Every M1A that I've owned or have fired have been great shooters. When you've found the load that performs the best for you, I'd stick with it. I try to keep my loads right at the military M80 specs. The 7.62mm NATO round has been loaded for years with 168 grain Match bullets, and has been a prize winner for many years. For practical purposes, my standard reloaded Ball ammo performs just as well for me out to several hundred yards as do my M118 Match loads. If you are going to shoot long ranges - say over 400 yards, then the heavier 168 or 175 grain Match bullets come into play.

Rifle-to-rifle variations make it really hard to find a load that gives peak performance, so you really can't say, for example, "43.2 grains of XYZ Powder give equally superb accuracy in any .308/7.62mm NATO rifle". You will have to tailor a load for each, or find a comprimise load. You can expect to find a really accurate load for the M1A that will give satisfactory performance in another rifle of the same caliber.

312shooter may well be right in that the M1A may be harder in fired brass, but in 40 years of shooting the M14/M1A I''ve only had one problem, and that was with CAVIM brass that was VERY HARD.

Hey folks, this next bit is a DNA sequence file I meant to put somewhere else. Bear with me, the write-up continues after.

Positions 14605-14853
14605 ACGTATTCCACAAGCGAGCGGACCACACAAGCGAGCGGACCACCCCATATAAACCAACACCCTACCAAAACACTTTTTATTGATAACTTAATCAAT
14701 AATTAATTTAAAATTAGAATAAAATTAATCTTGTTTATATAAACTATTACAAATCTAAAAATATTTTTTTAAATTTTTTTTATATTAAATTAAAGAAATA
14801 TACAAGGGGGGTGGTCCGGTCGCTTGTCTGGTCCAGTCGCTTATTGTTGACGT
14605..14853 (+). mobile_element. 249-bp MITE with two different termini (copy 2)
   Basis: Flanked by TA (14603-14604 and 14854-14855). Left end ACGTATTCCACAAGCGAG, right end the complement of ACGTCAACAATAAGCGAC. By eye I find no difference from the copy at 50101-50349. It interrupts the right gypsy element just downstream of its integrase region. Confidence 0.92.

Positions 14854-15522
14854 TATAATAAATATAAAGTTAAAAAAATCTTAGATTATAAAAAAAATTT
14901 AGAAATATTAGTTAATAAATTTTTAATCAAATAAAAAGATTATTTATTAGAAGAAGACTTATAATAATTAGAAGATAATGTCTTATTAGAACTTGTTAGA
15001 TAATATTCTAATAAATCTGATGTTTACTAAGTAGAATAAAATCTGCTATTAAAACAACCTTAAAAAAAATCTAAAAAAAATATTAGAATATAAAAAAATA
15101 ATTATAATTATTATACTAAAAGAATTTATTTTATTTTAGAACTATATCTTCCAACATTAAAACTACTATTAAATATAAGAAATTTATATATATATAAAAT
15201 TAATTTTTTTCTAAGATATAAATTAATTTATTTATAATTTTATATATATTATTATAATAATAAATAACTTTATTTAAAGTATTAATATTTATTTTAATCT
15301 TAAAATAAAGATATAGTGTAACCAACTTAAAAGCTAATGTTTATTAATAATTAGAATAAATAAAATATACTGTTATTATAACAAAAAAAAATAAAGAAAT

·
Registered
Joined
·
48 Posts
Lyman is a great reloading manual. You might want to pick up a book from the NRA on semi auto's, I used mine to find military matching loads for my M1A. Beware of military once fired brass, most of it is from machine guns. I suggest buying some federal mil-spec ammo and use it for only the one rifle. I've had very good results reloading for the same rifle and not crossing over for another.
 

·
Registered
Joined
·
3,189 Posts
41.5 gns of H4895 behind a 168 or 175gn sierra match king is about the 'best' load if there ever was such a thing. It's the gold standard for reloads for the M1A.

like said, 3 times and pitch them.

welcome!!
 

·
Registered
Joined
·
2 Posts
Discussion Starter · #6 ·
Thanks for all of the excellent advice. It's much appreciated. While I know reloading is not rocket-science I definitely want to get it right the first time.
About three months ago I purchased the lyman manual, hornady L-n-L reloader and in the process of obtaining all of the other items required to do the job. I've discovered in the process of deciding to reload, purchasing the equipment and understanding the technical aspects of reloading, it truly is a "journey of a 1000-mile" thing.